What is diabetes | Diabetes Australia (2023)

Diabetes mellitus, or diabetes, is a condition where there is too much glucose in the blood. The body can’t make insulin, enough insulin or is not effectively using the insulin it does makes. Over time high glucose levels can damage blood vessels and nerves, resulting in long term health complications including heart, kidney, eye and foot damage.

Diabetes is a serious and chronic condition which can affect the entire body. While there is currently no cure, you can live an enjoyable life by learning about the condition and effectively managing it.

There are main types of diabetes; all types are complex and serious. The three main types of diabetes are:

  • Type 1
  • Type 2
  • Gestational diabetes

Pre-diabetes may be diagnosed before it progresses to type 2 diabetes.

How does diabetes affect the body?

When someone has diabetes, their blood glucose levels are too high. Glucose is a form of sugar which is the main source of energy for our bodies. High levels of glucose in the blood can lead to long term and short term healthcomplications.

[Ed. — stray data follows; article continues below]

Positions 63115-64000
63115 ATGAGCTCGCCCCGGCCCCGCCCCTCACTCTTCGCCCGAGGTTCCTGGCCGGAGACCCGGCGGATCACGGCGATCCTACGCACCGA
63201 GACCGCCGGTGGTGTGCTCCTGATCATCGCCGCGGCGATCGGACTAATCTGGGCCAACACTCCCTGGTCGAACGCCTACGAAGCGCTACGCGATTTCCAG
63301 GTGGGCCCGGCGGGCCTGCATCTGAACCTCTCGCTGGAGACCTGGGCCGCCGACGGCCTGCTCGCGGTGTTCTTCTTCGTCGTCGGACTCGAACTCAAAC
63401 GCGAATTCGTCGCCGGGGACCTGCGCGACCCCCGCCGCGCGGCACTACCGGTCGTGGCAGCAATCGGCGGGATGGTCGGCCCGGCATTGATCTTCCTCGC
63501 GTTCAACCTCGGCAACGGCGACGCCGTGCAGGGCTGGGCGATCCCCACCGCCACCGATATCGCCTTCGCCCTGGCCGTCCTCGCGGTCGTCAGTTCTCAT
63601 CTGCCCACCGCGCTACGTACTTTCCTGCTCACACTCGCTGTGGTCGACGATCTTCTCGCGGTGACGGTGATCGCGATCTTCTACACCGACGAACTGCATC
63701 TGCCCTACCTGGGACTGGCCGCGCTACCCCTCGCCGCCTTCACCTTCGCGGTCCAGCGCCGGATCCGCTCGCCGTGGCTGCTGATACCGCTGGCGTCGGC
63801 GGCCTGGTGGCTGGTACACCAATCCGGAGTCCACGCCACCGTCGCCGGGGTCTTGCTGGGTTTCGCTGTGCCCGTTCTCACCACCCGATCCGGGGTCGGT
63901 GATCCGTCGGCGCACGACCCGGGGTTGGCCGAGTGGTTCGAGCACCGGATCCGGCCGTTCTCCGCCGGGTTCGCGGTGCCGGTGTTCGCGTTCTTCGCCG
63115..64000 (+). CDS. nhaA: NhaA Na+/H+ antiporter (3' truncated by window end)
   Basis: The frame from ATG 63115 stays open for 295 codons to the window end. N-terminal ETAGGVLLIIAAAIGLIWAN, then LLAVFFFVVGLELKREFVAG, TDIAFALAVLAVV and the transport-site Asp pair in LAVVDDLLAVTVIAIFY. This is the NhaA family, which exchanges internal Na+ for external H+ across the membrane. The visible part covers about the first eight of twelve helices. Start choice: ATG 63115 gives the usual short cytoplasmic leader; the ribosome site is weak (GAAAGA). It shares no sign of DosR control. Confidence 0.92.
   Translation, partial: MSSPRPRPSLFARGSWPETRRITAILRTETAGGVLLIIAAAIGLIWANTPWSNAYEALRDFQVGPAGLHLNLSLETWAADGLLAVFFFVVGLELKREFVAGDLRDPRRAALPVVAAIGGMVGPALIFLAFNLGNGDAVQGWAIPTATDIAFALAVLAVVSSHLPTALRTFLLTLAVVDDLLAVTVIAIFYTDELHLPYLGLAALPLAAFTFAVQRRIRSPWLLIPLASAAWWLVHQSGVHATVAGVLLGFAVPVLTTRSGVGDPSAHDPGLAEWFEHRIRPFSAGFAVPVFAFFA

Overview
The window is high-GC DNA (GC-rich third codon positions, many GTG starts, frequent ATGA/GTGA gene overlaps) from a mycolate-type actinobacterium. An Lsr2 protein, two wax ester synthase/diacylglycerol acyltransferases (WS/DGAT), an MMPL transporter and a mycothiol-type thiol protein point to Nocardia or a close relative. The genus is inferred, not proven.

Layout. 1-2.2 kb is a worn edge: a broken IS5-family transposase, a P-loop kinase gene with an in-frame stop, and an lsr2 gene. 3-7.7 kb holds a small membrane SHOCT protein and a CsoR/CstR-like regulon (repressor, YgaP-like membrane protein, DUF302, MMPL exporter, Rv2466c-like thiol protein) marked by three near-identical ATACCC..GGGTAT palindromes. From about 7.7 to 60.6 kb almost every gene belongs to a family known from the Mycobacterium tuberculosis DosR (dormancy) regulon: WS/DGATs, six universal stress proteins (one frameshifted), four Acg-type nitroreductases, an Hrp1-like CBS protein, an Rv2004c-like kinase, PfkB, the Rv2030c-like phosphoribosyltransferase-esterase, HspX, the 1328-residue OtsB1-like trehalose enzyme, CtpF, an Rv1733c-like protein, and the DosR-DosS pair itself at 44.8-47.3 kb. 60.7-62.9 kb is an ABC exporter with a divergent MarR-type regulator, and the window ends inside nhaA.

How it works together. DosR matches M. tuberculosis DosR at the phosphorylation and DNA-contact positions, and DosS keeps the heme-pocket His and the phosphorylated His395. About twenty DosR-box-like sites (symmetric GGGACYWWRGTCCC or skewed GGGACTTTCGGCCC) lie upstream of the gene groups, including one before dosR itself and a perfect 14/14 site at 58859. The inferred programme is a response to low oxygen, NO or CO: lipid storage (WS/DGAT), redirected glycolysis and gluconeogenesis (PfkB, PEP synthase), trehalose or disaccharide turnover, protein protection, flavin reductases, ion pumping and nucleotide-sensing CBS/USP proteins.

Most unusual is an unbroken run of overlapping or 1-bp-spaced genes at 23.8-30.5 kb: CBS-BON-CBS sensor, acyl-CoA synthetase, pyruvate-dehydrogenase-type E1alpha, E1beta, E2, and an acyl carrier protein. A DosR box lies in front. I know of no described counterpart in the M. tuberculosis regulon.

Everything our bodies do requires energy. For our bodies to work properly we need to convert carbohydrates in food from starch and sugars into glucose which enters the bloodstream and is transported to the body’s cells. If we don’t eat enough carbohydrates our body will make glucose from fat and protein.

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A hormone called insulin is produced by the pancreas. It acts like a ‘key’ in the ‘lock’ of our cell’s ‘doors’ to let the glucose in where it is used to provide energy.

In people with diabetes, depending on the type of diabetes, insulin is either no longer produced or not enough is produced or the body doesn’t use it as well as it used to. When people with diabetes eat foods that contain carbohydrates, the glucose cannot enter the body’s cells as the cell ‘doors’ don’t open. The glucose stays in the blood resulting in high blood glucose levels.

In the short term, high levels of glucose in your blood make you feel tired, the kidneys work hard to pass some of the excess glucose out through the urine so you may go to the toilet to pass urine more often, and this can lead to dehydration and feeling thirsty.